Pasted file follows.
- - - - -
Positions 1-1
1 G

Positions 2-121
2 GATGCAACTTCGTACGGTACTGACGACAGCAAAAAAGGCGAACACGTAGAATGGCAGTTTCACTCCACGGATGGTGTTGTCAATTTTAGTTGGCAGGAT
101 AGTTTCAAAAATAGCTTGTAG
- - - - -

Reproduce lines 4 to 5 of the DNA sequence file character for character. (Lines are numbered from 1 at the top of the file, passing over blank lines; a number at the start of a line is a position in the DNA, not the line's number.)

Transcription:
2 GATGCAACTTCGTACGGTACTGACGACAGCAAAAAAGGCGAACACGTAGAATGGCAGTTTCACTCCACGGATGGTGTTGTCAATTTTAGTTGGCAGGAT
101 AGTTTCAAAAATAGCTTGTAG